For Western blotting, the membrane was washed once in 50 mM Tris/HCl (pH 7.5) containing 150 mM NaCl and 0.05% Tween 20 (Tris-NaCl-Tween) and then incubated at room temperature in skimmed milk powder solution (5% [wt/vol] in Tris-NaCl-Tween) for 1 h. The membrane was rinsed in Tris-NaCl-Tween and incubated for 1 h with gentle shaking in 10 ml of Tris-NaCl-Tween containing 10 μg of primary antibody. After five washes with 150 ml of Tris-NaCl-Tween, the secondary antibody solution was added and incubation was continued for 1 h. The membrane was washed for 1 h in several changes of Tris-NaCl-Tween. Detection was carried out using Renaissance Chemiluminescence Reagent Plus (NEN Life Sciences, Boston, Mass.), and the signal was detected on X-ray film (Eastman Kodak Company, Rochester, N.Y.) and developed using Kodak reagents. The anti-BKLF antibody has been described previously (4). Anti-SUMO-1 monoclonal antibody was provided by Zymed Laboratories Inc., San Francisco, Calif., and anti-HA monoclonal antibody (12CA5) was provided by Roche Corporation, Mannheim, Germany.


BKLF is modified by SUMO.

We have previously shown that BKLF represses transcription in part by associating with corepressors of the CtBP family (64). There are two highly related CtBP proteins in mammals, CtBP1 and CtBP2, but in this work we have concentrated on CtBP2. We found earlier that BKLF retains some repression activity even when its CtBP binding site is mutated, suggesting that it associates with additional corepressors (62). To identify such proteins, we performed a yeast two-hybrid screening with BKLF and isolated the SUMO E2-conjugating enzyme Ubc9 (Fig. (Fig.1A).1A). Interestingly, we found that Ubc9 also interacts with CtBP2 (data not shown). CtBP1 and CtBP2 have been recently shown to be modified by sumoylation (18, 26), consistent with the result that Ubc9 binds CtBP2 and suggesting that Ubc9 might functionally cooperate with BKLF and CtBP2 to effect gene repression. We confirmed that CtBP2 is sumoylated (data not shown) and set out to investigate whether BKLF was similarly modified by sumoylation.

FIG. 1.
BKLF interacts with Ubc9 and is modified by SUMO-1 in vitro and in vivo. (A) mBKLF interacts with mUbc9. The results of yeast two-hybrid assays using mUbc9 as prey are shown. The interaction of mUbc9 with hSUMO-1 (positive control) and with mBKLF (1-268) ...

We first tested whether sumoylation could occur in vitro. 35S-labeled in vitro-transcribed and -translated BKLF was incubated in the presence of purified, bacterially expressed GST-SUMO-1, E1 (SAE1/SAE2), and E2 (Ubc9) enzymes in a buffer containing an ATP-regenerating system. As seen in Fig. Fig.1B,1B, additional bands of slower mobility were observed only when all proteins required for sumoylation were present, providing the first evidence that BKLF was a substrate for sumoylation. The precise nature of the modification (for instance, the number of SUMO moieties added) was difficult to deduce from this experiment as multiple bands were present, some presumably representing BKLF carrying one, two, or possibly more SUMO-1 moieties and others arising from breakdown products of these or products generated by the sumoylation of non-full-length BKLF produced during the in vitro transcription and translation process.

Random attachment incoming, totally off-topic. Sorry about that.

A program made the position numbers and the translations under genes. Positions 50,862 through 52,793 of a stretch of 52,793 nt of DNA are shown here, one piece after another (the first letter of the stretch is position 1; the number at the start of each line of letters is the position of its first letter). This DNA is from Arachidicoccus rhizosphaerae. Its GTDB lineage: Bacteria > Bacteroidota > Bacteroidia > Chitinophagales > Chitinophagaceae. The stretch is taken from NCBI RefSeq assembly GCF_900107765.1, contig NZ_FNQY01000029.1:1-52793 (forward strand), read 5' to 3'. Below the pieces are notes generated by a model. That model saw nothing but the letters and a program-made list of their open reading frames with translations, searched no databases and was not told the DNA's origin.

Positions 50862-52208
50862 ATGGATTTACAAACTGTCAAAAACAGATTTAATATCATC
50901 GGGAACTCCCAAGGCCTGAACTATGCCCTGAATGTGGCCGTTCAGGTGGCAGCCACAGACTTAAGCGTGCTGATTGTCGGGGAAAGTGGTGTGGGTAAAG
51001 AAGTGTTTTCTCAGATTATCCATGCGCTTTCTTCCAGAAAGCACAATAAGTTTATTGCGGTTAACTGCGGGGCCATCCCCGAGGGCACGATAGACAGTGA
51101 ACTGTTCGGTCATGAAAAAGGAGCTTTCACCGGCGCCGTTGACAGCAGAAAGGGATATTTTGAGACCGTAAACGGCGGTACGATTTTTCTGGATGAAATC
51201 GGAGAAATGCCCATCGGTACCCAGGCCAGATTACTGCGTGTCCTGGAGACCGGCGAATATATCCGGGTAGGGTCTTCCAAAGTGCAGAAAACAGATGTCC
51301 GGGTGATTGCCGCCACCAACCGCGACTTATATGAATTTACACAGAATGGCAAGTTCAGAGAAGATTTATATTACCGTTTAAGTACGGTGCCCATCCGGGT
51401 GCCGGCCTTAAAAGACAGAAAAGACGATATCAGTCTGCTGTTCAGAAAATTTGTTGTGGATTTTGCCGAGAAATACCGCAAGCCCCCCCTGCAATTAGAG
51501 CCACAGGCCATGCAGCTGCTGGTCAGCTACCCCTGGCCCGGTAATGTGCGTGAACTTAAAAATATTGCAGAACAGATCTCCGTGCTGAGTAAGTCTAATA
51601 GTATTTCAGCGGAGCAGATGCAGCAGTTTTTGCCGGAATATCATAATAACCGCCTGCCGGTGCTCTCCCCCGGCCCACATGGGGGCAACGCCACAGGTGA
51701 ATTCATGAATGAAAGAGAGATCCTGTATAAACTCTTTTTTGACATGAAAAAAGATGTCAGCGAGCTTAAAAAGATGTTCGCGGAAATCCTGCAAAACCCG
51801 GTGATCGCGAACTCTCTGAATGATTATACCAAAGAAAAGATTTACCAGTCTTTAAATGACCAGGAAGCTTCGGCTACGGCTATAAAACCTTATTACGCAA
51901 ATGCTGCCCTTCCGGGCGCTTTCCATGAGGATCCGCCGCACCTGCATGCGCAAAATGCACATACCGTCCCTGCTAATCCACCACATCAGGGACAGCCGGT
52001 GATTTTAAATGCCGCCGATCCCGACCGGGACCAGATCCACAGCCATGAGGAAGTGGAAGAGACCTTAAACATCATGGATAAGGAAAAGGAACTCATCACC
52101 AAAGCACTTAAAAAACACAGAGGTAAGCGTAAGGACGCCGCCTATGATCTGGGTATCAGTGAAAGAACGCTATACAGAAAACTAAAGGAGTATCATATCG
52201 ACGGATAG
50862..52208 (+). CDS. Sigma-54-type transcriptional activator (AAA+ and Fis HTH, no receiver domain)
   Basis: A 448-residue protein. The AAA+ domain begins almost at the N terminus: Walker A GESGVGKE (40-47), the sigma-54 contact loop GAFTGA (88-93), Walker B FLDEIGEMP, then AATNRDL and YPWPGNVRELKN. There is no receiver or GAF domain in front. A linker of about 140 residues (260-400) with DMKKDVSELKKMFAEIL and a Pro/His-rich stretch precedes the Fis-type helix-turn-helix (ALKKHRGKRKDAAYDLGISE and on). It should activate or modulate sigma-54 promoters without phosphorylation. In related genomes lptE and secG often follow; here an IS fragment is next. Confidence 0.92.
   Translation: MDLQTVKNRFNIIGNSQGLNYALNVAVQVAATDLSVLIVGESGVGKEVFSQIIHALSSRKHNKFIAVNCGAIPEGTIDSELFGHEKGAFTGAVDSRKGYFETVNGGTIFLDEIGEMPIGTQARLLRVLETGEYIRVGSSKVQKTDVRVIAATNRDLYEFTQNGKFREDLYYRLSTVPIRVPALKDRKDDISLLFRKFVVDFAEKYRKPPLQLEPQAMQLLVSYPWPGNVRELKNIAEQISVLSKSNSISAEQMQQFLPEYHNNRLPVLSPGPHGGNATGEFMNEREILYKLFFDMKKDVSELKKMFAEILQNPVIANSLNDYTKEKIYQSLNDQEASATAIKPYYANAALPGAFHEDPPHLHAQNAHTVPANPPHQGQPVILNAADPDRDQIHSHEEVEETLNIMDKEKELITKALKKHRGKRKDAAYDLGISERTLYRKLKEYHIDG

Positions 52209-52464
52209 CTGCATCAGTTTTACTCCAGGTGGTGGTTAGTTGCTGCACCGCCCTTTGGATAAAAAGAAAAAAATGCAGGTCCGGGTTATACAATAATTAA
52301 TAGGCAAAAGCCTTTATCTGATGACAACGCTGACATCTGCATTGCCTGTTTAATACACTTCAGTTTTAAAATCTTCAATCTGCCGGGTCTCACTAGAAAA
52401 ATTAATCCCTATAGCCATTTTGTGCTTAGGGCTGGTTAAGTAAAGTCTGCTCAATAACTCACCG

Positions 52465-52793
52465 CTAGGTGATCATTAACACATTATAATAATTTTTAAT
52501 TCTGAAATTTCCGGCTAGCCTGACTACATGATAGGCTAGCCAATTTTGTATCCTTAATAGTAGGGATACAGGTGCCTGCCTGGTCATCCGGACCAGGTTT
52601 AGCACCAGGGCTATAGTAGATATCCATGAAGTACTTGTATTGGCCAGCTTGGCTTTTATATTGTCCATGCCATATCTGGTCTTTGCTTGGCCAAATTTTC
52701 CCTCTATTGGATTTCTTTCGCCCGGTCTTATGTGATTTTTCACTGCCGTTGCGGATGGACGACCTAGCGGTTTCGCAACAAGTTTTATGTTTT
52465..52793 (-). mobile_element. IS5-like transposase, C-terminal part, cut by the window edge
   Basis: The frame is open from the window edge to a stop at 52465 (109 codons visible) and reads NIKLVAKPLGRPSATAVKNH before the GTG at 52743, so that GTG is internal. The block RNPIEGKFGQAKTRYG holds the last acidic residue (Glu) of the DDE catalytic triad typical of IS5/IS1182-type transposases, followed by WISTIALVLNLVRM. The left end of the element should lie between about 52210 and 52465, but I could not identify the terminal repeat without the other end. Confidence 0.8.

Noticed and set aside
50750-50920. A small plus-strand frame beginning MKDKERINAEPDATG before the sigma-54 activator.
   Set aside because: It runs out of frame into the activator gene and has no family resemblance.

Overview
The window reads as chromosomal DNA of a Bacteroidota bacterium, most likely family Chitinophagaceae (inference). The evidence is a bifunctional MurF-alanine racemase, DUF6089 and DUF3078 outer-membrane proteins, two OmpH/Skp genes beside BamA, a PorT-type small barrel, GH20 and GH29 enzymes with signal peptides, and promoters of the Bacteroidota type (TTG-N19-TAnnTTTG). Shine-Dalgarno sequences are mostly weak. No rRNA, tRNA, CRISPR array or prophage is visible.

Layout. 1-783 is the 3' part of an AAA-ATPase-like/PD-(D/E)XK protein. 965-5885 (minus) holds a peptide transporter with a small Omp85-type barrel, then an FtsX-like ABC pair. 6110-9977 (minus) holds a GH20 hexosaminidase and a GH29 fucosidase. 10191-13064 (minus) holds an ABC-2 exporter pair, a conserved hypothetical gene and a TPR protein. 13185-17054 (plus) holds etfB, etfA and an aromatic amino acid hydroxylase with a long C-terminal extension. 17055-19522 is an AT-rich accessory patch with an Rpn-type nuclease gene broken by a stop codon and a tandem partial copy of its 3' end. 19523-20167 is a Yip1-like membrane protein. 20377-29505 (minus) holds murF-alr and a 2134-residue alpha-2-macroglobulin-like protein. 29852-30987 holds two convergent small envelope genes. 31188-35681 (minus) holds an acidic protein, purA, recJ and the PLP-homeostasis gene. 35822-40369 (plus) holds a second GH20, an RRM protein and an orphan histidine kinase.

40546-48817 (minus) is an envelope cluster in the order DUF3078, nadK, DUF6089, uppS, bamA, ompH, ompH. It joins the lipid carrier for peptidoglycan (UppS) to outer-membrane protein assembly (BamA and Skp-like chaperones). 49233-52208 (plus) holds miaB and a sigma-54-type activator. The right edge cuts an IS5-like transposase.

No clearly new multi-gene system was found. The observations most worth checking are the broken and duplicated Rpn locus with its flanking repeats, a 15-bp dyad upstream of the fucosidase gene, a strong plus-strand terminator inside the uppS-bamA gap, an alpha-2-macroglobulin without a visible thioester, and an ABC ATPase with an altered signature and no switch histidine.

To clarify the situation and to establish whether BKLF was sumoylated in vivo, COS cells were transfected with an expression vector encoding BKLF in the presence or absence of an HA-tagged SUMO-1 expression plasmid. Nuclear extracts were prepared, separated on an SDS gel, and subjected to Western blotting with an anti-BKLF antibody. The characteristic doublet at ~46 kDa corresponding to BKLF can be observed in Fig. Fig.1C,1C, lane 3, upper panel. In nuclear extracts from cells expressing BKLF and HA-SUMO-1, at least three additional bands migrating at ~66, ~90, and ~110 kDa were detected with anti-BKLF serum (Fig. (Fig.1C,1C, lane 4). When the membrane was stripped and reprobed with an anti-HA antibody, three bands corresponding to those detected with the BKLF antibody were again observed (Fig. (Fig.1C,1C, bottom panel), thus confirming that these species of higher molecular mass were due to the addition of HA-SUMO-1 to BKLF.

K10 and K197 are the only sumoylation sites in BKLF.

Although the pattern of new bands generated when BKLF is subjected to sumoylation is complex, it can be seen that three prominent new bands that migrate more slowly than unmodified BKLF are evident both in vivo and in vitro (Fig. 1B and C). One possibility was that these bands corresponded to the addition of one, two, and three SUMO-1 moieties. But, as explained below, this was not the case. In fact, the fastest-migrating new band represents modification at K10, the next-most-prominent band represents modification at K197, and the slowest-migrating band represents modification at both residues.

The amino acid sequence of BKLF contains K10 and K197, two lysines that fall within the sumoylation consensus motif ΨKXE (Fig. (Fig.2A).2A). To ascertain whether the lysines (K10 and K197) are in fact subject to sumoylation, 35S-labeled constructs containing lysine-to-alanine mutations at position 10 or 197 or both were used for in vitro sumoylation assays. The K10A mutation resulted in a reduction in sumoylation (Fig. (Fig.2B,2B, lane 4). When the K197A mutant was analyzed, a more significant reduction in sumoylation was observed (Fig. (Fig.2B,2B, lane 6) and only a single sumoylated form of BKLF, presumably due to sumoylation of lysine 10, was observed. Mutation of both lysines was sufficient to abolish sumoylation completely (Fig. (Fig.2B,2B, lane 8).